Przybysz said work on the system might begin in 2009 and take a year to complete. He said Total, ENI, ConocoPhillios and Inoex, which are involved in the BTC project and in developing Kazakstan's offshore fields, would invest in the new system.
The project involves building a terminal in Kazakstan, a pipeline from the offshore Kashagan field to that terminal, a terminal in Azerbaijan, a Caspian tanker transport system and a connection with the BTC, he said. This is one option for transporting Kashagan's oil without causing environmental damage to the Caspian, Przybysz said. The transport system could eventually be linked with that of Russia, China and Kazakstan, he said. The system could be used to transport not just oil produced by the four investors but oil produced by other companies in Kazakstan, he said. Kashagan, which holds more than two billion tonnes of oil, is expected to go on stream in 2008.The State Oil Company of the Azerbaijani Republic (SOCAR) and Kazakstan's KazMunaiGaz started to discuss linking Kazakstan to the BTC pipeline back in November 2002. 

KazMunaiGaz seeks oil and gas projects abroad 

Zhaksylyk Kulekeev, KazMunaiGaz's first vice-president for finances, told New Europe in an interview that the Kazak national oil and gas company is only interested in projects where it can buy a controlling share.
Market observers have said that if KMG fails to acquire Mazeikiu it would be looking at a refinery in Romania. "We are interested in only those projects where we can buy a controlling share. We are not interested in the offers of 10 to 20 percent, including the Bucharest refinery. As regards to new acquisitions, we have interests not only in Europe, but also in Southeast Asia, China, but, at this point, we are not in a position to discuss them," Kulekeev explained.
KazMunaiGaz (KMG) lost a bidding war for the Lithuanian concern Mazeikiu Nafta, which was the Kazak company's second attempt to open a window to Europe. 
And again, as in the case with the Czech refinery Unipetrum, it was snatched from under KazMunaiGaz's nose by Polish company PKN Orlen, which, as was officially reported, had offered a higher price. "We also were prepared to pay a higher price. It is not the price that matters here. It is a question of big politics," Kulekeev said. There is information that a Russian bank has helped to finance the deal.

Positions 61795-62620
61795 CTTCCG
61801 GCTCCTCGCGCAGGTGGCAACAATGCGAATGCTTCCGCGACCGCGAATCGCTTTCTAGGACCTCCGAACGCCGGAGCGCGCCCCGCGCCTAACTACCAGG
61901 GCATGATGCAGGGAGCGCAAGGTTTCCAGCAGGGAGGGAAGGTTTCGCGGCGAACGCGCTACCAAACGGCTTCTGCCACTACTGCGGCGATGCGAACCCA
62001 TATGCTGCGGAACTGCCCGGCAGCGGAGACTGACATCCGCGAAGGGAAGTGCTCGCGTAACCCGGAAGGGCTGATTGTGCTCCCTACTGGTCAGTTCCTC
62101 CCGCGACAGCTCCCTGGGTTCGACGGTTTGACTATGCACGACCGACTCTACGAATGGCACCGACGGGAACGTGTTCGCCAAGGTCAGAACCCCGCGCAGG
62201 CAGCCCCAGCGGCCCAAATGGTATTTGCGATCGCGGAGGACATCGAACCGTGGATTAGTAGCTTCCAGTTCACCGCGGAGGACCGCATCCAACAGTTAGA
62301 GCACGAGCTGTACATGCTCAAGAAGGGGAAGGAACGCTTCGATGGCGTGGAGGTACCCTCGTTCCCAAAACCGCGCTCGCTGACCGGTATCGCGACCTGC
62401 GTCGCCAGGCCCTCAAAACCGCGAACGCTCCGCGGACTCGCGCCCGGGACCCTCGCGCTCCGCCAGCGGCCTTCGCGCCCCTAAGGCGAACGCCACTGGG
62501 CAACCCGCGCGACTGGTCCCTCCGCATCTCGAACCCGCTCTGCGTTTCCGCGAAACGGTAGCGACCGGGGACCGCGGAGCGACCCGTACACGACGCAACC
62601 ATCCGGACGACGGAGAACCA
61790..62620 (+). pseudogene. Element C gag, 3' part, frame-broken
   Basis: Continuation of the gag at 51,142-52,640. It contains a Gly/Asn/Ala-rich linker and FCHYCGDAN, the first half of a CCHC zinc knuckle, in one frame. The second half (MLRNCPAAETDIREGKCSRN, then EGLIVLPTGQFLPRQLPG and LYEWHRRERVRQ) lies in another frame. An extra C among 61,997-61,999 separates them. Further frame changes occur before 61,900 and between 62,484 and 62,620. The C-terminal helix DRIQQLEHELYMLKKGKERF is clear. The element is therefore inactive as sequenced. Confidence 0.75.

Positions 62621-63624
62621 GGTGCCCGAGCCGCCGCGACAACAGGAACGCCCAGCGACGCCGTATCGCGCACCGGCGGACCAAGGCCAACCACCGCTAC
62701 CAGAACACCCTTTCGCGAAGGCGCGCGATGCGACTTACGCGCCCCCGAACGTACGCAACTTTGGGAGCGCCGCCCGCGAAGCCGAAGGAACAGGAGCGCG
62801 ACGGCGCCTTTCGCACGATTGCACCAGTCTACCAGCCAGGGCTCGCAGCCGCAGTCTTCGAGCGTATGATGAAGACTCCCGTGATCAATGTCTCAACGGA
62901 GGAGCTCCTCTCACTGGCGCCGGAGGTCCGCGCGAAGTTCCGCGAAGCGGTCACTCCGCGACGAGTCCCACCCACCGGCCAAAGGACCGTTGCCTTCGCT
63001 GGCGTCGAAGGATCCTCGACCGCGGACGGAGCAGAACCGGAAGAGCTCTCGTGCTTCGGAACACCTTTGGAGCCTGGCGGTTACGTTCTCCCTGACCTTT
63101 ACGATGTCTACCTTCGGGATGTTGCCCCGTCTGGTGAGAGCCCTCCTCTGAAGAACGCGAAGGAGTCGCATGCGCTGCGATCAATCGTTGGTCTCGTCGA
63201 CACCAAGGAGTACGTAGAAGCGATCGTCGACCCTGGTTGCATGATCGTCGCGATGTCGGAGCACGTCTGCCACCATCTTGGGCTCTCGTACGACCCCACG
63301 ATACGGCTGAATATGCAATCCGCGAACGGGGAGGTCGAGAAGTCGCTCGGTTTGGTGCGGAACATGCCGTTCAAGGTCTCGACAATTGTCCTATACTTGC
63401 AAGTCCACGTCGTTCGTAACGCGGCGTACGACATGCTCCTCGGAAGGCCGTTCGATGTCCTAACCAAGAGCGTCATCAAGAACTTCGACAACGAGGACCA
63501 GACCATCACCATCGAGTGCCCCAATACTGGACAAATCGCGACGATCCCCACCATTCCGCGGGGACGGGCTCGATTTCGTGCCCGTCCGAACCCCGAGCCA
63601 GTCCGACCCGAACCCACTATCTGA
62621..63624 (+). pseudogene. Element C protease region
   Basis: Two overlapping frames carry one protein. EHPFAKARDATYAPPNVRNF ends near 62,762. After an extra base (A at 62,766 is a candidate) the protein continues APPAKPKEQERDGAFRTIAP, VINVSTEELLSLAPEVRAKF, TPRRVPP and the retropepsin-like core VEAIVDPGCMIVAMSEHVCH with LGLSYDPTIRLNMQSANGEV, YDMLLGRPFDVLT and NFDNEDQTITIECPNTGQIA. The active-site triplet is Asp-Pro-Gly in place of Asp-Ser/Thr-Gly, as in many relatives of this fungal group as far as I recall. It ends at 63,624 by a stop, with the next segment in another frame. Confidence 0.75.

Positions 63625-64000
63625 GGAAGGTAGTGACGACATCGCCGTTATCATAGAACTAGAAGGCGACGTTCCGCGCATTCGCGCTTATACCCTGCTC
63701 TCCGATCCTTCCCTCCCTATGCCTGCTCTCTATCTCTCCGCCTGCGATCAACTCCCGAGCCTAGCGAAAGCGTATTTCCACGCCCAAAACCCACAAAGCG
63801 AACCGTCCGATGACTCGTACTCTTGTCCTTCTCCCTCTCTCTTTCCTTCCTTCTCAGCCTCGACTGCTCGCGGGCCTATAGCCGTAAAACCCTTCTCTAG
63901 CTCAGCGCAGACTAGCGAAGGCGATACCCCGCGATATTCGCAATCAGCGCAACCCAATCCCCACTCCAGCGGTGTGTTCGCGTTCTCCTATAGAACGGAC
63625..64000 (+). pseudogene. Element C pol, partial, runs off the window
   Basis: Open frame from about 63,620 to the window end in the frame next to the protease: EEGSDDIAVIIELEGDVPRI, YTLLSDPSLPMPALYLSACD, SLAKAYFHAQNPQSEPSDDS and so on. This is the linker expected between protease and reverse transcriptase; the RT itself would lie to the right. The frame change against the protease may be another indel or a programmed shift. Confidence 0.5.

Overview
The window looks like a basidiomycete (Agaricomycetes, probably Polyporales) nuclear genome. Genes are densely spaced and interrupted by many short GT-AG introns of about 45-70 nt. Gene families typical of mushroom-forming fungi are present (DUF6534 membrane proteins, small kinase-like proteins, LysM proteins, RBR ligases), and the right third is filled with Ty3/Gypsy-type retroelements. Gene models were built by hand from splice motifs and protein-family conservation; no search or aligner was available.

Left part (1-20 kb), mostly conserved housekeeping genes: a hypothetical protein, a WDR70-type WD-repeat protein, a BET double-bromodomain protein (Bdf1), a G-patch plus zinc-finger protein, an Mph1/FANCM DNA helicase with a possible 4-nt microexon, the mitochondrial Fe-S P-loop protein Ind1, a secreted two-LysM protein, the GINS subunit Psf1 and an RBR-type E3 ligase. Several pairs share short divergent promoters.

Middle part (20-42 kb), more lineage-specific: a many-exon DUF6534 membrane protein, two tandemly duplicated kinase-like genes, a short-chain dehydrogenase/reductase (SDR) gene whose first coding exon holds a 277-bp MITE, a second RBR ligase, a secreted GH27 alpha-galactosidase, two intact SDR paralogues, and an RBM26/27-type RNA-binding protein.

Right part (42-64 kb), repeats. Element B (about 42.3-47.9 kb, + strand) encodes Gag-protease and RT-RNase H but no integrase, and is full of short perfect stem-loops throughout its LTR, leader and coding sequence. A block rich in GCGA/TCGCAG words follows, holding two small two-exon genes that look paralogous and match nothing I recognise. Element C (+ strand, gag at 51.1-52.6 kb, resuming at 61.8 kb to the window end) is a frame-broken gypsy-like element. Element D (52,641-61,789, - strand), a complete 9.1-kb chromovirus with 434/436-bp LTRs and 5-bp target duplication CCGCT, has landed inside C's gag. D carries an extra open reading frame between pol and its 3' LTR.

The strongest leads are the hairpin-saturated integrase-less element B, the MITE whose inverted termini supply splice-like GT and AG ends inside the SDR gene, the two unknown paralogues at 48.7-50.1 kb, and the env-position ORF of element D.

Regarding building a relationship with its competitor, Orlen, which is planning to enter the Kazak oil market in order to participate in the development of oil fields, KazMunaiGaz's first vice-president for finances said his company is also interested in entering the Polish market. "Orlen operates outside Poland too. It has a wide network of service stations all over Europe, especially in Western Europe, and we also want to enter that market," he said. However, in Kazakstan KMG controls only two per cent of retail oil products market. "We plan to increase our presence from two per cent to 10-15 per cent, and this year we intend to spend over US$450 million to expand the service station network," he said.
Kulekeev had mentioned earlier two more proposed major acquisitions by the national company. They include the purchase of a 50 per cent share in JV KazGerMunai and 33 per cent of PetroKazakstan from China National Petroleum Corporation (CNPC). Both deals are quite expensive: the first is evaluated at US$ one billion and the second will tip the scale at US$1.37 billion. Asked where KazMunaiGaz will acquire the money to pay for the shares, Kulekeev said part of it will be borrowed from western banks and the other part will be its own money.